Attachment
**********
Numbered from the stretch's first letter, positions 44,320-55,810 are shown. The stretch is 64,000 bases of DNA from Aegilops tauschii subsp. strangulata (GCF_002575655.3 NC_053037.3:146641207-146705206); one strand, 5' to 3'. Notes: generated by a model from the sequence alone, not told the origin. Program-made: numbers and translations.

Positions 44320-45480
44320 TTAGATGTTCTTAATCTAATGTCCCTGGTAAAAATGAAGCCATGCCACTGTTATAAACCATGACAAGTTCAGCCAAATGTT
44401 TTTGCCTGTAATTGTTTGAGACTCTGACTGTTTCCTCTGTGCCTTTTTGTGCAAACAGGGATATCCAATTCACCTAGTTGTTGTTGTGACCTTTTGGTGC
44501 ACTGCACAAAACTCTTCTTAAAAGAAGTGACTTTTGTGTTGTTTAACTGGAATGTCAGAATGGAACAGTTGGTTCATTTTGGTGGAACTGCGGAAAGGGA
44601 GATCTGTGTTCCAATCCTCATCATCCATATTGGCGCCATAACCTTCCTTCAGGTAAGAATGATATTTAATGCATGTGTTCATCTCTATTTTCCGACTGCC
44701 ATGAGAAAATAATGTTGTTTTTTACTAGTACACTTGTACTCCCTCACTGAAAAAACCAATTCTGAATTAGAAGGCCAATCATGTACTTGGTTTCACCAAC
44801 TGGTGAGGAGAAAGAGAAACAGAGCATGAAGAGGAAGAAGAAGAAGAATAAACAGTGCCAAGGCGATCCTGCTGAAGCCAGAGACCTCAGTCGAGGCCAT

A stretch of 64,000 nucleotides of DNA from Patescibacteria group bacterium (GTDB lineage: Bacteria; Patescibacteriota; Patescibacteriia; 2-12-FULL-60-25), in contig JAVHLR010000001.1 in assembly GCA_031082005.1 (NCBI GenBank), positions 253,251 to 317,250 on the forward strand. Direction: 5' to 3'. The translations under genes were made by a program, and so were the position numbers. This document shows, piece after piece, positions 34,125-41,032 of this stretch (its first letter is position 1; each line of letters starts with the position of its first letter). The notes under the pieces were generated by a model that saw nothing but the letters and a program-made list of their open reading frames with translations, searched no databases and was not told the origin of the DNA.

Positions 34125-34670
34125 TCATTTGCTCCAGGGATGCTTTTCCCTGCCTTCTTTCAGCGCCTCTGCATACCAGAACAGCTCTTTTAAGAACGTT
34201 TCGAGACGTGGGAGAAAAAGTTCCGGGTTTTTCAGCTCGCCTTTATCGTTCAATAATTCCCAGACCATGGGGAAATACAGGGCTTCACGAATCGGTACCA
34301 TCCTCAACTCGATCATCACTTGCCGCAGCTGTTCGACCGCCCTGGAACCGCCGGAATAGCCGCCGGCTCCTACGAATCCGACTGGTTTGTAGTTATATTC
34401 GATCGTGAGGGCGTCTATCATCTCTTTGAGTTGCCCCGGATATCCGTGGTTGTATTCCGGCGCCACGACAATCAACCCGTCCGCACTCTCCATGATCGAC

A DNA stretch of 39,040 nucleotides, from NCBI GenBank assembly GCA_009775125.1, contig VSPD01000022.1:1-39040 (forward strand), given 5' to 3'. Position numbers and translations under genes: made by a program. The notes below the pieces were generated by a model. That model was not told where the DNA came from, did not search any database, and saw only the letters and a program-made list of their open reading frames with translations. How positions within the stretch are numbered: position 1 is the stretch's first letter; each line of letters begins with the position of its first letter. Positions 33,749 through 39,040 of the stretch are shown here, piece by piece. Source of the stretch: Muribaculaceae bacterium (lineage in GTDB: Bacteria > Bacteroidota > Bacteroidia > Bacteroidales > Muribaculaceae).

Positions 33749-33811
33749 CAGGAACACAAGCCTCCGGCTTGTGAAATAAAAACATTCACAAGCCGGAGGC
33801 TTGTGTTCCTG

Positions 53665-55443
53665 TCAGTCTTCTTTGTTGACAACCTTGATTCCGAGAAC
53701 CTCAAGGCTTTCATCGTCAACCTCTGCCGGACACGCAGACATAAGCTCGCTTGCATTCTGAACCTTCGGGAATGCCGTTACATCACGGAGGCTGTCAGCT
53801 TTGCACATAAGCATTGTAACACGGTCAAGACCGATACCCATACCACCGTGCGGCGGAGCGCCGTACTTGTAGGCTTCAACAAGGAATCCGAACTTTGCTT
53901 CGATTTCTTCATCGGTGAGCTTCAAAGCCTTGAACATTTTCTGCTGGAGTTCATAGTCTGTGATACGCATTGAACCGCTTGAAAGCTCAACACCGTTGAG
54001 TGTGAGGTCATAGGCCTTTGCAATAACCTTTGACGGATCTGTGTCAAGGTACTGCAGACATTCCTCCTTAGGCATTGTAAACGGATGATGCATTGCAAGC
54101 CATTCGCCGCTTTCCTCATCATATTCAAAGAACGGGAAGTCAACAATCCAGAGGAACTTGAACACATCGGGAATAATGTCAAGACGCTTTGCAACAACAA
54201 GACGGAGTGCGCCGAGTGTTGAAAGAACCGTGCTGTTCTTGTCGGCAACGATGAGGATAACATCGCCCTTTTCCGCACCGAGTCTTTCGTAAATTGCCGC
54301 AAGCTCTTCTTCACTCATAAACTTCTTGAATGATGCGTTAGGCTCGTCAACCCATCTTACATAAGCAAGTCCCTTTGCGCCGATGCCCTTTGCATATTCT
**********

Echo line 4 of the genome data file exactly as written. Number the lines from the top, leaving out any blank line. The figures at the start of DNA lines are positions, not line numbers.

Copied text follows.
44401 TTTGCCTGTAATTGTTTGAGACTCTGACTGTTTCCTCTGTGCCTTTTTGTGCAAACAGGGATATCCAATTCACCTAGTTGTTGTTGTGACCTTTTGGTGC